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Old 07-04-2012, 01:35 PM   #1
Boubou's Avatar
Forest River Owners Club
Join Date: Sep 2011
Posts: 31
How many of US towing 5th wheel with 1/2 ton truck?

there 's a lot of talk on forums about towing 5th wheel With half-ton trucks but it's all over the place. I'm sure I'm Not the only one looking for answers so I thought I'd Start a thread so that we could compare our experiences with such combos.
How many of us towing 5W with 1/2 Ton?
Which TT and TT?
Positive or negative experience with combo unit?
Future plans?
No need to Re-ash the talk about 3/4 and 1 ton requirement.... Looking for the other side of the coin.

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Old 07-04-2012, 02:45 PM   #2
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Join Date: Jun 2011
Location: Midland County, Texas
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Depends on whether you want to be certan you never exceed any of the tow vehicle's (TV) weight limits.

On a half-ton pickup, the most likely weight limit you'll exceed with even a small 5er is the GVWR of the truck.

Load your truck with everything that will be in it when towing, including the 5er hitch, Mama and the kiddos, Rover and the puddy tat, toolbox, other stuff, full tank of gas. Weigh the wet and loaded tow vehicle on a CAT scale. Subtract the gross weight of the wet and loaded TV from the GVWR of the TV. The answer is your max hitcch weight without being overloaded.

Divide that max hitch by 0.18 to get the maximum GVWR of the 5er. Don't kid yourself. Use the GVWR of the 5er. If the GVWR of the 5er is more than your calculated max GVWR you can tow, then don't buy that trailer.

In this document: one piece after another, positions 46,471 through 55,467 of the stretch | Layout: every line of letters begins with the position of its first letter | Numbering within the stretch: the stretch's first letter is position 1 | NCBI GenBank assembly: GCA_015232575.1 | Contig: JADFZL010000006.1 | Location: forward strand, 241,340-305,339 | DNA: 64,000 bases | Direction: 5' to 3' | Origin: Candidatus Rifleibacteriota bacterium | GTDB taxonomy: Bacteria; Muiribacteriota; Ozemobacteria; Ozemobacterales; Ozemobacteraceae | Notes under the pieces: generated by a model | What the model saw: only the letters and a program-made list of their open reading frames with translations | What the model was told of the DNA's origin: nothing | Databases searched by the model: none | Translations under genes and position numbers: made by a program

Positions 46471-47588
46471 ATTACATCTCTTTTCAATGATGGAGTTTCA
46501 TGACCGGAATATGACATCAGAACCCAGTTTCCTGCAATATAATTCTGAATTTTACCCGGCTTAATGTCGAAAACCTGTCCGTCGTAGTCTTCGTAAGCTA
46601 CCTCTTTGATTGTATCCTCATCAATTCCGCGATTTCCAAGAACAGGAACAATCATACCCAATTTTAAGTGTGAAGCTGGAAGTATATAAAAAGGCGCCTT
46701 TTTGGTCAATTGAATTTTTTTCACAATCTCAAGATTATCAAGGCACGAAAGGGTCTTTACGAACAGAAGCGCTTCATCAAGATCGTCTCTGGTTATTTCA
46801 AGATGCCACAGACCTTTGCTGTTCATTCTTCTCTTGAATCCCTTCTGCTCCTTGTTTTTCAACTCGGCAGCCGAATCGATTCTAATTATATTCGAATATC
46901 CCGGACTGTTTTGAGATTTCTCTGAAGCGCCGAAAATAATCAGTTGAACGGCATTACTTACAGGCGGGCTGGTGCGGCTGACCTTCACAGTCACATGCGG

Do the math and you won't find very many 5ers with a GVWR low enough that you can tow them without being overloaded.

Example: I had an F-250 diesel TV and a 25' 5er with one slide and 7,900 pounds GVWR. That small 5er usually overloaded that F-250. So it would have overloaded an F-150 even more.

Caveat: If you special-order your half-ton, you can order a heavy-duty payload pkg that may let you tow a small 5er without exceeding the GVWR of the TV. For example. 2012 Ford F-150 with EcoBoost engine, 3.73 limited slip axle ratio includes the HD payload and max tow pkgs, and has a GVWR of 8,200 pounds. You should be able to tow a trailer that weighs up to around 10,000 pounds without being overloaded.

But that's a very special F-150. Mine is more typical. My 5,000-pound TT puts me just over the GVWR of my TV when wet and loaded on the road.

Grumpy ole man with over 50 years towing experience. Now my heaviest trailer is a 7,000-pound enclosed cargo trailer, RV is a 5,600 pound Skyline Nomad Joey 196S, and my tow vehicle is a 2012 F-150 3.5L EcoBoost SuperCrew.
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Old 07-04-2012, 06:32 PM   #3
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Join Date: Jun 2012
Location: Traveling
Posts: 264
We had a 27' 7,000 lb travel trailer (not a fifth wheel) and pulled it with an '04 Toyota Tundra with a 4.7 liter engine (I think it was 4.7 -- not the new 5.7 they have these days). It was okay on the flats, but going over Tioga Pass on the back side of Yosemite my hubby Mark had the pedal to the floor and we were doing a whopping 28 mph the whole way.

That's when we decided to upgrade to a diesel truck!

Personally, it's not worth the aggravation of feeling the truck struggle and strain and seeing Mark's knuckles turn white to put a too-big trailer on a too-small truck... Rather than being marginal with the specs, I'd recommend making sure the truck can easily handle the trailer and is well within the specs...

The mountains are too beautiful to ruin the views with a scary tow!!!
Emily & Mark Fagan, traveling full-time since 2007
2007 Hitchhiker II LS & 2007 Dodge RAM 3500 4x4
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